length, just as the sun peered his golden head above the horizon, the ship carpenters appeared, shaking off the drowsy mantle of the night, and, seizing their tools, were about to proceed to work; but Girard, enraged by their tardiness, broke out into the most virulent abuse of the men, until, at last, the workmen, no longer able to bear the torrent of his invective, gathered up their tools and departed,--declaring they never would work for a man who wanted to make them slaves, and who treated them as negroes.
It was his practice to compel all who worked on his plantation to attend to their labour, when so required by him, on the sabbath-day, which by Mr. Girard was held in no higher respect than any other day of the week. But, it seems, one of his workmen, being a pious and conscientions man, remonstrated in mild terms upon what he ventured to term a sacrilegious request, upon which the temper of Girard, became highly excited, and venting à volley of execration upon the poor labourer, he instantly discharged him from his employment."
Such is the character of Girard as painted by his biographer, Mr. Simpson; and, in every respect, a more odious and horrid one it is hardly possible to conceive. He does not appear to have had a single redeeming quality except industry, and that was employed solely in the accumulation of wealth, chiefly by dishonest means, and in oppressing his fellow-creatures. If every man's hand was not against him, his hand was against every man. In one word, his biographer has represented him in the preceding extracts, which are taken literally from his Life, as a man whose conduct ought to be avoided and detested, instead of being held up as an example to be followed and to be admired. But, observe, my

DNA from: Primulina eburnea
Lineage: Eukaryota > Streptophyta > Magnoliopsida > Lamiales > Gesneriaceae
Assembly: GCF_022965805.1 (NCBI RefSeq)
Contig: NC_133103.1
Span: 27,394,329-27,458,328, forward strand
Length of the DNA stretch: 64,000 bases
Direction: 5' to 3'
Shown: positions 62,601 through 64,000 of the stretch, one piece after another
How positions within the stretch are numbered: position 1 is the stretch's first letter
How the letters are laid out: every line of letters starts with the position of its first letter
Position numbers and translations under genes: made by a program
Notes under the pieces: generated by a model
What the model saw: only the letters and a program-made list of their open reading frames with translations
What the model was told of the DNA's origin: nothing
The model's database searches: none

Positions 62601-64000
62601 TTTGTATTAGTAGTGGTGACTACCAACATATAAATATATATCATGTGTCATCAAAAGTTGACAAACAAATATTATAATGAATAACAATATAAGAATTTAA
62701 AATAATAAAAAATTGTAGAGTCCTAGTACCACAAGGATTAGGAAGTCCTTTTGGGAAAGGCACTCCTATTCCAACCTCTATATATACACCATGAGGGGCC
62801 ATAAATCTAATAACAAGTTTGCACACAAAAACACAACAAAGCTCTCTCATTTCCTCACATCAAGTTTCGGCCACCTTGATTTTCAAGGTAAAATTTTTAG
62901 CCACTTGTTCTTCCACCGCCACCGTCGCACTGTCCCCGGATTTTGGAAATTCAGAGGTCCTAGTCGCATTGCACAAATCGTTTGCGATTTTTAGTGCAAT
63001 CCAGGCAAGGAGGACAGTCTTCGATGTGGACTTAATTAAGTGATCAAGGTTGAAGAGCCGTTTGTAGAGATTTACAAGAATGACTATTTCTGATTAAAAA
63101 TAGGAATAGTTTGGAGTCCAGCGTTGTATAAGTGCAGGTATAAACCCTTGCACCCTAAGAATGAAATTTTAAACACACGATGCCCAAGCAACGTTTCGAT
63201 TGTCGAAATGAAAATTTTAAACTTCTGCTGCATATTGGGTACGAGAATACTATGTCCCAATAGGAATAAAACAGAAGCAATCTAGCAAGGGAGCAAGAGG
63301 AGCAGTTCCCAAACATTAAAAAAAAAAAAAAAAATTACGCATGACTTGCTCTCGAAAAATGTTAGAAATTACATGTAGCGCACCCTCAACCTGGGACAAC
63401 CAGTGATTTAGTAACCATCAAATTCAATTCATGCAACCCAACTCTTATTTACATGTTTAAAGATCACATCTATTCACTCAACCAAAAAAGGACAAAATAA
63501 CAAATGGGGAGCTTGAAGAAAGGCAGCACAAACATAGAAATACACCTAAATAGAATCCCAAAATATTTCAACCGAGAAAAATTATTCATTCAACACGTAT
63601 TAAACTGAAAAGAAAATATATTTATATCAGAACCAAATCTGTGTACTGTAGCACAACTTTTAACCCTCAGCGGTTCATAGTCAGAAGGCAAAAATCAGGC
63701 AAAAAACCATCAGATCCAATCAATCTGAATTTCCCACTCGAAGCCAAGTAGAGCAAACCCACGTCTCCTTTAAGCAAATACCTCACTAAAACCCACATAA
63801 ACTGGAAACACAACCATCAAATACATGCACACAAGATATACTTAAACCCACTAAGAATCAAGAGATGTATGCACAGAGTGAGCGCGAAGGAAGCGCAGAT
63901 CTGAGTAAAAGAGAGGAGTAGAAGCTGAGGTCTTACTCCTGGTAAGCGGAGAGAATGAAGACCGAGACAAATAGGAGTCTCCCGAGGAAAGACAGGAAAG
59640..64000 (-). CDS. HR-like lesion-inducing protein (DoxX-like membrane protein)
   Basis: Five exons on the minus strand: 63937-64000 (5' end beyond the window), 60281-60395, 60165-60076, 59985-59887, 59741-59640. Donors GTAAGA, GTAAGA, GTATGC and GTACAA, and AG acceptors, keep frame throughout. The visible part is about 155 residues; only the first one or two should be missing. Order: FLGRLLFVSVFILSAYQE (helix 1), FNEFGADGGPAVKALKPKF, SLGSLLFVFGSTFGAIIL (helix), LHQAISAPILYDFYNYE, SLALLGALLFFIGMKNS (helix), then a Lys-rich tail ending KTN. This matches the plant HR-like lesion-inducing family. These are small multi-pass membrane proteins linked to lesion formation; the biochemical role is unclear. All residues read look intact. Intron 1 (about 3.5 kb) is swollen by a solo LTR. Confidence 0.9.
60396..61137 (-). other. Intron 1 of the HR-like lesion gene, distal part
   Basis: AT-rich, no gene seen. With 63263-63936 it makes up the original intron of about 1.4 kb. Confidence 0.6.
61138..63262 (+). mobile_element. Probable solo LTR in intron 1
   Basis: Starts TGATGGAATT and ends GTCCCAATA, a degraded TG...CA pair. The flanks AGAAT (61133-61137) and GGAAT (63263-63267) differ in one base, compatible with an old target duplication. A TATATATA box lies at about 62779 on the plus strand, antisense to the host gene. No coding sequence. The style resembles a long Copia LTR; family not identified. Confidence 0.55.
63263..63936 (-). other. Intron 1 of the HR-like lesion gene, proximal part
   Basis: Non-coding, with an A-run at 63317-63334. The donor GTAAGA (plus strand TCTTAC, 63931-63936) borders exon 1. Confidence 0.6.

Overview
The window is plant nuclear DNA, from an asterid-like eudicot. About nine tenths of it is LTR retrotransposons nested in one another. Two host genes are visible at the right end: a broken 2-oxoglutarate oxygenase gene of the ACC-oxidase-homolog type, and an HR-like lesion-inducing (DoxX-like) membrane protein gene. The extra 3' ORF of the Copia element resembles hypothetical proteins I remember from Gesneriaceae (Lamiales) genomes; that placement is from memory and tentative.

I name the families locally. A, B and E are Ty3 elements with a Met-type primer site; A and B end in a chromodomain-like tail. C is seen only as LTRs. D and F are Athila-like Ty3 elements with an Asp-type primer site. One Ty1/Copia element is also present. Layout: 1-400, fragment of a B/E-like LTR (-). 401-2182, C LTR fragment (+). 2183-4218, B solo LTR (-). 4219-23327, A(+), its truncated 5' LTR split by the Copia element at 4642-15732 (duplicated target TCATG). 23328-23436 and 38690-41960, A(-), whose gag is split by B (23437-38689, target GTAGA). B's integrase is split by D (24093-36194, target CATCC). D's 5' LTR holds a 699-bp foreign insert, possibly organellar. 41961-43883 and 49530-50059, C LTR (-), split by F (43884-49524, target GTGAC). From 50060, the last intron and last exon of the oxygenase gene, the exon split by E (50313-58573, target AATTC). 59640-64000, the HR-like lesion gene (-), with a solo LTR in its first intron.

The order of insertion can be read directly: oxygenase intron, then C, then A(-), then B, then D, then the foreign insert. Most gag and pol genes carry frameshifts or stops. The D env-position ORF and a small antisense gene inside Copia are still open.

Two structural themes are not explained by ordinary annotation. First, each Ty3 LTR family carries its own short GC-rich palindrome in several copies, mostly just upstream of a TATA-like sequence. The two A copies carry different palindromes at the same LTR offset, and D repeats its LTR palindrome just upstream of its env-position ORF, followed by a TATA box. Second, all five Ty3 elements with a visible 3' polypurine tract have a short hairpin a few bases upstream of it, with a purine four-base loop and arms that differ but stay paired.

inconsistencies are not only put forth, but immoderately applauded, among a people who worship wealth, and merely talk about religion, morality, and patriotism. In the preceding extracts the biographer has described Girard as a man whose character and conduct were incompatible, totally irreconciliable, with anything like virtue or generous feeling. In one and the same book, written by one and the same author, this paragon of vice, this monster of iniquity, is characterized as a being possessing the attributes of a demi-god, worthy of the applause and admiration of mankind to the end of the world. Read, I pray you, the following extracts—literal extracts—from Mr. Simpson's book, and judge whether or not I am right.
" In the person of Stephen Girard we design to trace the life of a republican citizen, who, by the active vigour of his genius, and his own unassisted exertions, attained by honest means to the possession of millions. When even the name of the United States may be forgotten, and humble and sedate Pennsylvania may be merged in some great and magnificent appellation-when, in all possibility, our country may be